Like the system's security and data security, keeping a sound knowledge about different wireless security measures is also essential for security professionals. It is because different wireless security mechanisms have a different level of strength and capabilities.

There are automated wireless hacking tools available that have made cybercriminals more powerful. List of some of these tools are:

  • AirCrack.
  • AirSnort.
  • Cain & Able.
  • Wireshark.
  • NetStumbler etc.

Different hacking techniques include remote accessing, shoulder surfing, wireless router's dashboard accessing, and brute-forcing attack that are used to penetrate wireless security. In this chapter, you will learn about the different security postures that exist in the wireless domain.

What is Wireless Security?

Wireless security revolves around the concept of securing the wireless network from malicious attempts and unauthorized access.

The wireless security can be delivered through different ways such as:
  1. Hardware-based: where routers and switches are fabricated with encryption measures protects all wireless communication. So, in this case, even if the data gets compromised by the cybercriminal, they will not be able to decrypt the data or view the traffic's content.
  2. Wireless setup of IDS and IPS: helps in detecting, alerting, and preventing wireless networks and sends an alarm to the network administrator in case of any security breach.
  3. Wireless security algorithms: such as WEP, WPA, WPA2, and WPA3. These are discussed in the subsequent paragraphs.

Wired Equivalent Privacy (WEP)

Wired Equivalent Privacy (WEP) is the oldest security algorithm of 1999. It uses the initialization vector (IV) method. The first versions of the WEP algorithm were not predominantly strong enough, even when it got released. But the reason for this weak release was because of U.S. limits on exporting different cryptographic technologies, which led the manufacturing companies to restrict their devices to 64-bit encryption only. As the limitation was withdrawn, the 128 bit and 256 bit WEP encryption were developed and came into the wireless security market, though 128 became standard.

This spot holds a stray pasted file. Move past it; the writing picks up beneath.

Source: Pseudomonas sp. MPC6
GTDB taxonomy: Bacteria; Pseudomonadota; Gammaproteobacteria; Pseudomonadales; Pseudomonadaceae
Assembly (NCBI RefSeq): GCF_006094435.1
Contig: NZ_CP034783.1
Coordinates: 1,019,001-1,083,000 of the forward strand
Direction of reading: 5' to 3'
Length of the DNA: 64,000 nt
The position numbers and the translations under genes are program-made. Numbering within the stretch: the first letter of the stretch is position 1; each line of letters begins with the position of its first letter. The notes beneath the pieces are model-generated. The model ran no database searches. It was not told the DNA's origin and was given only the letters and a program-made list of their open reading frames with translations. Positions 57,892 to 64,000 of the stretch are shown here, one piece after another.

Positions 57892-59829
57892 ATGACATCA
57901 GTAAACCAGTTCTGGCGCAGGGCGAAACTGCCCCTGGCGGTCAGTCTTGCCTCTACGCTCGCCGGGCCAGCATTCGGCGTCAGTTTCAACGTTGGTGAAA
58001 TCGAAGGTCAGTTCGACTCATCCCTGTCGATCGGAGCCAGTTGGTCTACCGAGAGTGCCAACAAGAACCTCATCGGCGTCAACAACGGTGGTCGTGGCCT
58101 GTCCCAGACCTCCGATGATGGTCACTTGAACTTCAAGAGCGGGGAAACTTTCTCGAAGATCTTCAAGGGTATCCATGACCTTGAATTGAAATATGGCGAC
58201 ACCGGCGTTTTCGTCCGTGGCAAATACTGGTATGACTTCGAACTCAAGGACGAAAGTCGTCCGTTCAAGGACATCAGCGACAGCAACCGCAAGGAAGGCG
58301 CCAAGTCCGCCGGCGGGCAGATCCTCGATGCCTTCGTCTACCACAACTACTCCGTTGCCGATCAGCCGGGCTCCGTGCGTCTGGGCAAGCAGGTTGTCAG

Wi-Fi Protected Access (WPA)

Wi-Fi Protected Access (WPA) was the next Wi-Fi Alliance's project that replaced the WEP standard's increasingly noticeable vulnerabilities. WPA was officially adopted in the year 2003, one year before the retirement of WEP. WPA's most common configuration is with WPA-PSK, which is abbreviated as Pre-Shared Key. WPA uses 256-bit, which was a considerable enhancement above the 64-bit as well as 128-bit keys.

Wi-Fi Protected Access II (WPA2)

Wi-Fi Protected Access II (WPA2) became official in the year 2006 after WPA got outdated. It uses the AES algorithms as a necessary encryption component as well as uses CCMP (Counter Cipher Mode - Block Chaining Message Authentication Protocol) by replacing TKIP.

Wi-Fi Protected Access 3 (WPA3)

Wi-Fi Protected Access 3 (WPA3) is the latest and the third iteration of this family developed under Wi-Fi Alliance. It has personal and enterprise security-support features and uses 384-bit Hashed Message Authentication Mode, 256-bit Galois / Counter Mode Protocol (GCMP-256) well as Broadcast/Multicast Integrity Protocol of 256-bit. WPA3 also provides perfect forward secrecy mechanism support.

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